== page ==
- N corresponds to the number of hourly GHI values during the day.
- $GH{I}_{est,i}$ is the estimated average GHI value for the hour $i$.
- $GH{I}_{meas,i}$ is the measured average GHI value for the hour $i$.
- ${\overline{GHI}}_{meas}$ is the daily mean of the hourly GHI measured values.

## 3. Results

#### 3.1. Characterization of the GHI

^{2}to 643 W/m

^{2}. The daytime values are skewed, with higher frequencies of the lowest radiation values, especially in the 0–100 W/m

^{2}range.

^{2}. April 2016, May 2016 and late November 2016 are the periods where more GHI variability is observed, with April 2016 exhibiting several days with solar radiation below 300 W/m

^{2}at any time of the day.

^{2}, suggesting a similar annual behavior of the GHI. However, measurements for both sites (Sevilla and Medellín) exhibit seasonal changes with rather different amplitudes. The 2016–2017 annual GHI series obtained from the SIATA pyranometer (Figure 5) shows a rather uniform pattern when compared to the larger contrasts between summer and winter seasons at higher latitudes that would alter significantly the daylight hours and the intensity of incoming radiation (see [64]). In spite of lacking the strong seasonal effects of middle latitudes, the SIATA pyranometer data suggests two periods of reduced solar radiation: April to early May 2016, and late October to November 2016. During November 2016, the time interval when solar irradiance exceeds 200 W/m

^{2}is reduced from ~10 h to ~7.5 h.

^{2}, commonly used in power systems and energy budget. August 2016 and February 2017 have the highest values of mean daily incoming energy and the lowest average of hourly CV. On the other hand, wet season months (i.e., April, May, October, November and December 2016) show the highest variability with CV values between 43% and 50% of the hourly GHI averages. April and November 2016 are the months with the highest hourly variability values (46% and 50%, respectively). Consistent with the mean daily values of solar energy, the mean ${k}_{d}$ per month show that during the months of August 2016, January 2017 and February 2017, there was an overall low level of cloudiness, hence the high ${k}_{d}$ values.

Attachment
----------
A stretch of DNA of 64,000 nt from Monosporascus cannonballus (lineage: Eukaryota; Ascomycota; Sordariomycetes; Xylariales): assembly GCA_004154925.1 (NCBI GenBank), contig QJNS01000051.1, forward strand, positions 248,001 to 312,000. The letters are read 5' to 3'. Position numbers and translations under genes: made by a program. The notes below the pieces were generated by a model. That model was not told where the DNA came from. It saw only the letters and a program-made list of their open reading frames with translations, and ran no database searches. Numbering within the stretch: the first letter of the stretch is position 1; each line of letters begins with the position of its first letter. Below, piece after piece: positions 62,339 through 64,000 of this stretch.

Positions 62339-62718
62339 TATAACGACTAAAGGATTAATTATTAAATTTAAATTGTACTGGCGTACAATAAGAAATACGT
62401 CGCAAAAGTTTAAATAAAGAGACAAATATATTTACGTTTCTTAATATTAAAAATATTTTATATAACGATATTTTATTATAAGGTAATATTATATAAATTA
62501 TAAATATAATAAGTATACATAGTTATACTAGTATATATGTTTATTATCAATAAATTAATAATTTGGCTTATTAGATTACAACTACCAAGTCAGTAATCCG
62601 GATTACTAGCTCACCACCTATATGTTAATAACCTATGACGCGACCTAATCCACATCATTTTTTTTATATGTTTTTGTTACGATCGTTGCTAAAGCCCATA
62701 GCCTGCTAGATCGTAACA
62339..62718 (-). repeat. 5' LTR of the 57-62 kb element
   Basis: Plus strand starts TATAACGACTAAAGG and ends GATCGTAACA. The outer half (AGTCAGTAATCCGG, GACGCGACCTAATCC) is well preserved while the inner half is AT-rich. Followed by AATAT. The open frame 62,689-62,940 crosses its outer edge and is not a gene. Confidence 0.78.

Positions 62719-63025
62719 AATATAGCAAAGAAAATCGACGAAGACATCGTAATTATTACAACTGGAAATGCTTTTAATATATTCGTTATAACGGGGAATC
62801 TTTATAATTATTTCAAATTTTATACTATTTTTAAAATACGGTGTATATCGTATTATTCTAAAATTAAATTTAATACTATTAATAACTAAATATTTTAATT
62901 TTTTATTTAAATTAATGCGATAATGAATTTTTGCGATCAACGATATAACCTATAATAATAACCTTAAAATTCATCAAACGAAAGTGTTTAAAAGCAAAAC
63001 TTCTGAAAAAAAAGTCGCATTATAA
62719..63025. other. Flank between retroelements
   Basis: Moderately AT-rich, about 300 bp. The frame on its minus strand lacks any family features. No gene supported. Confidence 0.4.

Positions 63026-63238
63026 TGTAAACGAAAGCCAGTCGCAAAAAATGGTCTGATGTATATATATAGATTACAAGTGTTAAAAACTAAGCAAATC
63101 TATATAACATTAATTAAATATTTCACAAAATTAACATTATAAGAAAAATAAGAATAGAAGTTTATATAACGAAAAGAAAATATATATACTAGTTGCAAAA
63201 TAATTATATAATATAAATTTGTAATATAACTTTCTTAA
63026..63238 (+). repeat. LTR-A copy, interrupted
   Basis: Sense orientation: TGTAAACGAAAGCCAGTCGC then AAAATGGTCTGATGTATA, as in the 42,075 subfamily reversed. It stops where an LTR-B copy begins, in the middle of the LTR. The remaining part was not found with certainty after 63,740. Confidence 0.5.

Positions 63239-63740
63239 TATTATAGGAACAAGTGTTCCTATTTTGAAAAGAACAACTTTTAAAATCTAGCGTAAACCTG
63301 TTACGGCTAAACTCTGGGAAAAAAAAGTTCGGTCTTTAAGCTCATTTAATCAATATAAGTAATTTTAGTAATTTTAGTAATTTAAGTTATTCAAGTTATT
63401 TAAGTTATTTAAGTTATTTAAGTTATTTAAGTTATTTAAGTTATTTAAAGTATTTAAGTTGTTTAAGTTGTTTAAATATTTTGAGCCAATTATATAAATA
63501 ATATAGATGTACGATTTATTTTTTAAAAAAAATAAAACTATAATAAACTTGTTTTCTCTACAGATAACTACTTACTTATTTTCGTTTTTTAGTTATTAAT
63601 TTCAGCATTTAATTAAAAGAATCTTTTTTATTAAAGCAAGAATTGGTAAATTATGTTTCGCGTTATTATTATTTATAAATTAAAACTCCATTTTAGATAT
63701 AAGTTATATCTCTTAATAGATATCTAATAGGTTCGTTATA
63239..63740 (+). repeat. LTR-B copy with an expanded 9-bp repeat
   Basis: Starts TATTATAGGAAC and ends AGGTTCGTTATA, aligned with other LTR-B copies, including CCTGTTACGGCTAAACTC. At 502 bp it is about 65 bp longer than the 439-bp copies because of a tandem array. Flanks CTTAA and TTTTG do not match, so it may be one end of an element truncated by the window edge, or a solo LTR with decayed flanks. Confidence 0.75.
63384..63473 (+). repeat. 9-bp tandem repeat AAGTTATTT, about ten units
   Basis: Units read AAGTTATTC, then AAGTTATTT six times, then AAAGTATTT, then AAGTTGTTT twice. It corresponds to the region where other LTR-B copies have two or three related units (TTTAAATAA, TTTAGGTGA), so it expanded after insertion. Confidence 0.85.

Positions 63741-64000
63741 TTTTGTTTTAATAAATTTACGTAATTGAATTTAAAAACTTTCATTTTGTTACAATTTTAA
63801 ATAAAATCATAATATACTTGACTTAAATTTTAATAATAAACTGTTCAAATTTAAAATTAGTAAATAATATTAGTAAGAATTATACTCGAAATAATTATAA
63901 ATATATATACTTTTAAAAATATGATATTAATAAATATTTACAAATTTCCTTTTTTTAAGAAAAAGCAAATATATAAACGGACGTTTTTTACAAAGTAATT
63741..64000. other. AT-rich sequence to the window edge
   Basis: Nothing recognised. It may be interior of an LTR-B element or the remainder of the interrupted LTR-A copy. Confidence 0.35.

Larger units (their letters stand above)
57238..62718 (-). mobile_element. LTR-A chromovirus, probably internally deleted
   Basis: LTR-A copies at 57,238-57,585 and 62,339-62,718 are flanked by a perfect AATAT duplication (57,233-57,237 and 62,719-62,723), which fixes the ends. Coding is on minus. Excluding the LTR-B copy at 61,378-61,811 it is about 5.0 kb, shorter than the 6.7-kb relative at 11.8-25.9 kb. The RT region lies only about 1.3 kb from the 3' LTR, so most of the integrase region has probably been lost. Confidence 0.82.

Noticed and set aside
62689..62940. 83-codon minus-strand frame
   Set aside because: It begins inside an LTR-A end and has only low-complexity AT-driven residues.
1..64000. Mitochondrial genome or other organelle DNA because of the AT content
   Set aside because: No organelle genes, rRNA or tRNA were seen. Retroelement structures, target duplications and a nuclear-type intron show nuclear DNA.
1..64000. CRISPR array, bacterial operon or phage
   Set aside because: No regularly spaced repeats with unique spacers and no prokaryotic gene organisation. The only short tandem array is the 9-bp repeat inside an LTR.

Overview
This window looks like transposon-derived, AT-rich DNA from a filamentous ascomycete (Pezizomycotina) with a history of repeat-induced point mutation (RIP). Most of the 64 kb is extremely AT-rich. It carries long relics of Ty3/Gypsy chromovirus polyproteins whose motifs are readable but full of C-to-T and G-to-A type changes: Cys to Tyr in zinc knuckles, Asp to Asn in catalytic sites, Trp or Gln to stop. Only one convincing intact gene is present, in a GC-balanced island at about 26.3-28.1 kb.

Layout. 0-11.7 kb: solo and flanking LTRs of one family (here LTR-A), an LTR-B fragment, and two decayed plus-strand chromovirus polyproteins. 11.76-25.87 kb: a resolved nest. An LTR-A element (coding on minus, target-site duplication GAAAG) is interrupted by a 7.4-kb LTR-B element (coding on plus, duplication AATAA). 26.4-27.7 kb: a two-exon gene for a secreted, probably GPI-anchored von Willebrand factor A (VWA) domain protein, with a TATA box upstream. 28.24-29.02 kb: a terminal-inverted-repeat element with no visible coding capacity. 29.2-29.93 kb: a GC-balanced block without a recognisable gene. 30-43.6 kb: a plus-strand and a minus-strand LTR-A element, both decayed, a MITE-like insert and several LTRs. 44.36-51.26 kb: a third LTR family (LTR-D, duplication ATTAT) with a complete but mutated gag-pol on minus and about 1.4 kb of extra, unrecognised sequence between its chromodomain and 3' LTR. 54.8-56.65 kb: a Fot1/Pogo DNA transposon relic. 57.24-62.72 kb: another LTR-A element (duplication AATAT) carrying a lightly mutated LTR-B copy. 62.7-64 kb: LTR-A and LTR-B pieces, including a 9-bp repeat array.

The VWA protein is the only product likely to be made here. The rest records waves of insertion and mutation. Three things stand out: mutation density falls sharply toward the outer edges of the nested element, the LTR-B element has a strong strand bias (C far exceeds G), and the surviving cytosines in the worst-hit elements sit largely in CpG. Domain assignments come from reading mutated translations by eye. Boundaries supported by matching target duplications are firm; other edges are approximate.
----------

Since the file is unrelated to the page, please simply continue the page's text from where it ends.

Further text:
#### 3.2. Clearness Coefficient

#### 3.3. Clearness Coefficient and GHI Estimates

#### 3.3.1. Daily Clearness Coefficient Estimates

#### 3.3.2. Hourly Estimates of GHI

^{2}from the outer domain (d01) with respect the inner domain (d02). In the case of the inner domain, d02, the WRF estimates consistently underestimated the measured GHI series.

^{2}, which is lower than the RMSE value for the Persistence-Markov model but higher than the mean RMSE produced by the WRF experiment. This indicates a lower performance at estimating the hourly GHI for this day compared to the WRF experiment but an improvement with respect the persistence-based model. For 23 December 2017, the Markov model, the persistence-Markov model and the WRF experiments presented a similar performance at estimating the hourly GHI, all of them exhibiting nRMSE values of 47%, 45% and 46%, respectively. For the case of 6 June 2017, the performance of the Markov model increases with respect to the performance of the WRF experiments at estimating the GHI, however, the persistence-Markov model presents an improvement with respect the proposed Markov model. For the case of 24 November 2017, it can be seen that the proposed Markov model has a better performance than the persistence-Markov mode and the WRF model, presenting a lower RMSE than the other two models. This shows that for this particular day, neither the persistence-based model nor the WRF model were capable of simulating the correct state of the ${k}_{d}$, while the proposed Markov model did. Finally, for the case of 19 August 2017, the WRF presents a better performance at reproducing the effects of the larger scale event over the region of study, while the proposed Markov model and the persistence-Markov model fail to reproduce these effects over the GHI and thus, result in estimations with high RMSE values.

^{2}.

#### 3.4. Daily Forecasts of GHI for the Validation Period of May 2017–May 2018

## 4. Concluding Remarks

#### 4.1. Solar Assessment

^{2}, typically surpassing the 800 W/m

^{2}between 11 and 13LT. Additionally, the measured data showed that the average daily solar energy that reached the surface in the region during March 2016 to February 2017 was of ~5 kWh/m

^{2}, which corresponds to 5 h of equivalent peak sun hours (PSH). The hourly measurements showed that this value would increase to an average of 5.5 PSH during the dry season months. This resource availability is important since it is comparable or even larger than what has been observed in regions that are referents regarding the use of solar radiation for energy production, like California, USA, with average values ranging from 3.8 to 6.3 PSH [68], or cities in Germany, with average PSH values that can range from 2.9 PSH to 3.6 PSH [69].

#### 4.2. Two-Part Markov Chain Model

^{2}to ~171 W/m

^{2}(~16%–~38%). For broken cloud sky conditions, the RMSE values ranged from ~149 W/m

^{2}to ~250 W/m